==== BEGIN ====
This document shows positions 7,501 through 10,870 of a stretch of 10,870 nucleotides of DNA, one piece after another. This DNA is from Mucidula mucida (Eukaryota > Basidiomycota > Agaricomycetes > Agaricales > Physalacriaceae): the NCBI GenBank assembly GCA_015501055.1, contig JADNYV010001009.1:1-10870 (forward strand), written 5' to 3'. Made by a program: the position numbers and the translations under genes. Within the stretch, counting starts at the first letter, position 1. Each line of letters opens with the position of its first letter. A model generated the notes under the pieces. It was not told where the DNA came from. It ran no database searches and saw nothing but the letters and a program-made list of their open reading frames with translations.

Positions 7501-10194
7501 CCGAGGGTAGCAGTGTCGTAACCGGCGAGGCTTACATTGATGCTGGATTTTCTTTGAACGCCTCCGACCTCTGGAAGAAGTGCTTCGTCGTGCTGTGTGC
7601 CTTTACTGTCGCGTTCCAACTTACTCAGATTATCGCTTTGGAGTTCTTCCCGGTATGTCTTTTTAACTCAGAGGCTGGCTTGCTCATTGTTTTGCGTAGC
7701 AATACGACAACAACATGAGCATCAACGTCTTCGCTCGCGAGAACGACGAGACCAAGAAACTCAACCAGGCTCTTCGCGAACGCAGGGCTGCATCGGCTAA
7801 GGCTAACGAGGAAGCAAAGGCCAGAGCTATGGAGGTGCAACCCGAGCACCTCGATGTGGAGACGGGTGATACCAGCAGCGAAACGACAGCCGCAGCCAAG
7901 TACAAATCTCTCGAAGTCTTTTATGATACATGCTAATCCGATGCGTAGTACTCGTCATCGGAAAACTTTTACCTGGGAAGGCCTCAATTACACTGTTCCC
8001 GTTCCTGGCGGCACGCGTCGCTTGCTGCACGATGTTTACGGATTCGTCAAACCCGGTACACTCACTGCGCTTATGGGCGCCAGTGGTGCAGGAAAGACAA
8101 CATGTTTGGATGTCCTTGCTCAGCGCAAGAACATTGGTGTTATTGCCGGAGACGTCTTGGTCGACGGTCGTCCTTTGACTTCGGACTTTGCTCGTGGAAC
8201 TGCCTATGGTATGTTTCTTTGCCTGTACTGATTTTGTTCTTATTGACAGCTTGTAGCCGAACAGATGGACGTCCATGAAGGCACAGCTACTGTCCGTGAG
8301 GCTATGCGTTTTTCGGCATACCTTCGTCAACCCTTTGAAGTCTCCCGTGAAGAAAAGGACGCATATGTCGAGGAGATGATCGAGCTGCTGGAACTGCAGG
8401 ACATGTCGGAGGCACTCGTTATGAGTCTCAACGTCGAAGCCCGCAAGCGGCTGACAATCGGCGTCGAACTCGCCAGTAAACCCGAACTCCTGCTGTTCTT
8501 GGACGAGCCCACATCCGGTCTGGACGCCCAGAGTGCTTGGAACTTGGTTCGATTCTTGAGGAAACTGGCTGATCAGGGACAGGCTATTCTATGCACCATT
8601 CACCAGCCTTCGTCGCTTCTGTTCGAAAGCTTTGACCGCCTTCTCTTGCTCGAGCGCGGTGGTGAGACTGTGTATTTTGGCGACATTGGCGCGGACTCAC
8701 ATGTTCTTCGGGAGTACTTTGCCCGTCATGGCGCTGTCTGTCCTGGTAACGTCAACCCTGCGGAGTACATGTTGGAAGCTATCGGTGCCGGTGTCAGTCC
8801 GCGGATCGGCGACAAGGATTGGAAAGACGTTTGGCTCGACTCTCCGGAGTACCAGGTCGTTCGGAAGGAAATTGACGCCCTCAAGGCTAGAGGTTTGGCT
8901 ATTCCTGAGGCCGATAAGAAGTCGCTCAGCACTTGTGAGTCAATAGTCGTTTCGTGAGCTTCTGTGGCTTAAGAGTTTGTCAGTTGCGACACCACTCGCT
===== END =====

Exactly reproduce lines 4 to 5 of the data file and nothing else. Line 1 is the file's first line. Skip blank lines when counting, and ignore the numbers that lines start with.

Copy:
7601 CTTTACTGTCGCGTTCCAACTTACTCAGATTATCGCTTTGGAGTTCTTCCCGGTATGTCTTTTTAACTCAGAGGCTGGCTTGCTCATTGTTTTGCGTAGC
7701 AATACGACAACAACATGAGCATCAACGTCTTCGCTCGCGAGAACGACGAGACCAAGAAACTCAACCAGGCTCTTCGCGAACGCAGGGCTGCATCGGCTAA